The COVID-19 watershed moments have proven an age-old truism: Science pursues concrete ideals, but politics is about competing ideas and ideologies. Political goodwill and strategic networking must, therefore, work hand in hand with scholarly championship to form a robust triangle that can foster sustainable societal progress.

FSCI 2020 scholarly communication forum to showcase a Kenyan co-owned project-level formula for fair compensation

FORCE11 — The Future of Research Communications and e-Scholarship, can finally expect an eventful virtual forum this year thanks to COVID-19. The FORCE11 Scholarly Communication Institute (FSCI) will this year hold a virtual event over the period August 3–13, 2020, known as FSCI 2020. The focus this year is of key interest to Kenya and Africa: FAIR Data principles. The theme includes courses and plenaries in innovative publishing practices, policy implementation, and other aspects of scholarly communication. For Africa, this is a key topic that should excite all present and upcoming scholars on the continent. Education is among the worst-hit sectors in the face of the COVID-19 pandemic, challenging African scholars to engage a proactive and forward-looking approach.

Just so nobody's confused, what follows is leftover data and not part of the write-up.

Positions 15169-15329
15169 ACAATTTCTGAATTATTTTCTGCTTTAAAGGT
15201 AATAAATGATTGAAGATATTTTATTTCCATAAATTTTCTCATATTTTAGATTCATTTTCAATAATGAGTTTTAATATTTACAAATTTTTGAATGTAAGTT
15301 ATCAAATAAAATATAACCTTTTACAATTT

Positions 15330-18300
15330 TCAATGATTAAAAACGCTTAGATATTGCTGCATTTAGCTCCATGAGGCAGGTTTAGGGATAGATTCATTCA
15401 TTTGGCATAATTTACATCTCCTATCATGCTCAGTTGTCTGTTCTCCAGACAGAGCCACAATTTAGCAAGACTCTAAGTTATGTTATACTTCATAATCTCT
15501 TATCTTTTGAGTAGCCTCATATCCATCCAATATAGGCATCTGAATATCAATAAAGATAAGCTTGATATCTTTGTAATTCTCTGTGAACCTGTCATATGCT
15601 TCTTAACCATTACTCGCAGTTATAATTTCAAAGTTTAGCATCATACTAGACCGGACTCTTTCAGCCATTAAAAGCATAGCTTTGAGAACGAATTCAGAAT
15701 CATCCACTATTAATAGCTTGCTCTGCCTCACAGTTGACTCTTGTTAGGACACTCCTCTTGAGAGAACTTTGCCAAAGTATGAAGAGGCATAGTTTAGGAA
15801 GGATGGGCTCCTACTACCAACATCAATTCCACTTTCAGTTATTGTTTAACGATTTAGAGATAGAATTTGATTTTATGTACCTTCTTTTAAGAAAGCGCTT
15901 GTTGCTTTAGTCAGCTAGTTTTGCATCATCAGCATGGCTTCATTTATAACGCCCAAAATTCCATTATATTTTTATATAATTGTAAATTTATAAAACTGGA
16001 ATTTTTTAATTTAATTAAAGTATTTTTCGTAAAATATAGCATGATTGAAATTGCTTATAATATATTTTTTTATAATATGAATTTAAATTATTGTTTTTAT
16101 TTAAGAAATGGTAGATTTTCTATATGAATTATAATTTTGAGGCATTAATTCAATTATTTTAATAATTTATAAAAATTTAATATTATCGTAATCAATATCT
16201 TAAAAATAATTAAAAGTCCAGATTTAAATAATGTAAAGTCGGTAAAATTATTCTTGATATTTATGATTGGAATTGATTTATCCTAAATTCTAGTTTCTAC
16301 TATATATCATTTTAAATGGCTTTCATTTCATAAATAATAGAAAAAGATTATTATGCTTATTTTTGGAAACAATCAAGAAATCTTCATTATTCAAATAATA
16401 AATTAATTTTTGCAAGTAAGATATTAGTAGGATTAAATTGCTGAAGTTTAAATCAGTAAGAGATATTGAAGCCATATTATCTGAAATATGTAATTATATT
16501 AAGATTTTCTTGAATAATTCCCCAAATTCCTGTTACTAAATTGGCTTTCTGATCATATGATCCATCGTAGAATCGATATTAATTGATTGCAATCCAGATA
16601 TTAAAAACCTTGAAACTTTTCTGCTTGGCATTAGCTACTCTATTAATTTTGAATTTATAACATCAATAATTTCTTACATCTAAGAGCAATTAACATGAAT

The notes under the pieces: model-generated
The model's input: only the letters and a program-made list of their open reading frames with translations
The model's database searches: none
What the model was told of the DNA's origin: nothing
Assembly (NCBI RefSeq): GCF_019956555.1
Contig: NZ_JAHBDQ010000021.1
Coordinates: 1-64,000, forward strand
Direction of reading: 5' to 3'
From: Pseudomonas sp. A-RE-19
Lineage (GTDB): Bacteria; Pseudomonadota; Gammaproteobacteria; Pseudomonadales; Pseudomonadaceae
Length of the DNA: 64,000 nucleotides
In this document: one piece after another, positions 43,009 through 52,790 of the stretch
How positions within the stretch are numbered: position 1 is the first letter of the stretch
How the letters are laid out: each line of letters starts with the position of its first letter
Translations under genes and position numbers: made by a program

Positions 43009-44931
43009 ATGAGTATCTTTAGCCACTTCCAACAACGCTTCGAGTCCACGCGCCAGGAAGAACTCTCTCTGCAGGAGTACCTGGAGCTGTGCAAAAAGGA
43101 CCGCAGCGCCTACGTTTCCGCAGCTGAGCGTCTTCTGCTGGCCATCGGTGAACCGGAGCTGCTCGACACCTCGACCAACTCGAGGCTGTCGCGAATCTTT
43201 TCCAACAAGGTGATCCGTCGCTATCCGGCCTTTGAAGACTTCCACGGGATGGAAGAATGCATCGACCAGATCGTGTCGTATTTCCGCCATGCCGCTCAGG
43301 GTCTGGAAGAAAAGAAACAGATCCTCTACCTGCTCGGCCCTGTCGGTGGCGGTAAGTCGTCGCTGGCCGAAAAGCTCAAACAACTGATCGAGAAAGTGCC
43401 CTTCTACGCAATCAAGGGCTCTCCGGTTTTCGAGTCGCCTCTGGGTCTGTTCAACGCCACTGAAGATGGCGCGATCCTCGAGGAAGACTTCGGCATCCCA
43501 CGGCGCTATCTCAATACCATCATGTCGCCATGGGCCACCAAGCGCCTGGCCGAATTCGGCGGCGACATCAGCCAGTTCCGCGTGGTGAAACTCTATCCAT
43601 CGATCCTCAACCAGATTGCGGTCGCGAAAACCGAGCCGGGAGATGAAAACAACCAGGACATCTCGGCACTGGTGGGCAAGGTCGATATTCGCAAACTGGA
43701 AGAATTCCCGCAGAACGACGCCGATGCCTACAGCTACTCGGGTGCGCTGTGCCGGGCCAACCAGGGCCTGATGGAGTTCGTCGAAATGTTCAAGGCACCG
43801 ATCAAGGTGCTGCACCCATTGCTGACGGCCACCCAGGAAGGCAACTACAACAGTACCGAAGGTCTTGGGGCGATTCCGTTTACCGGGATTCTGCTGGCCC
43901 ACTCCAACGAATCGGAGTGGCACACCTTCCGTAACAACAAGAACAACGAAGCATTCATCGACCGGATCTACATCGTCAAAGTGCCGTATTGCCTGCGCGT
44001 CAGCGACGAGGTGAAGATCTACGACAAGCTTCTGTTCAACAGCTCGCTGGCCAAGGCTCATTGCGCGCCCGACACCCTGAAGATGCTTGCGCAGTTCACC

Drawing on this motivation and my passion for quality education and scholarly communication, FSCI assigned me a slot on August 3, 2020, to present a “Lightning Talk” showing how scientifically driven dialogue has delivered on a co-owned formula, which has since 2017 been key to ensuring happy teamwork and quality fieldwork with youth in Kenya. The formula promises policy influence in favour of win-win work contracts. This came hot on the heels of a revenue-sharing fiasco in Kenya, which was marred with political disagreements in the Senate. The cause of disagreement was that the newly proposed parameters in the revenue-sharing formula were skewed against some counties, leading to reduced allocations for them under the new arrangement.

Socialising science for equitable sharing of resources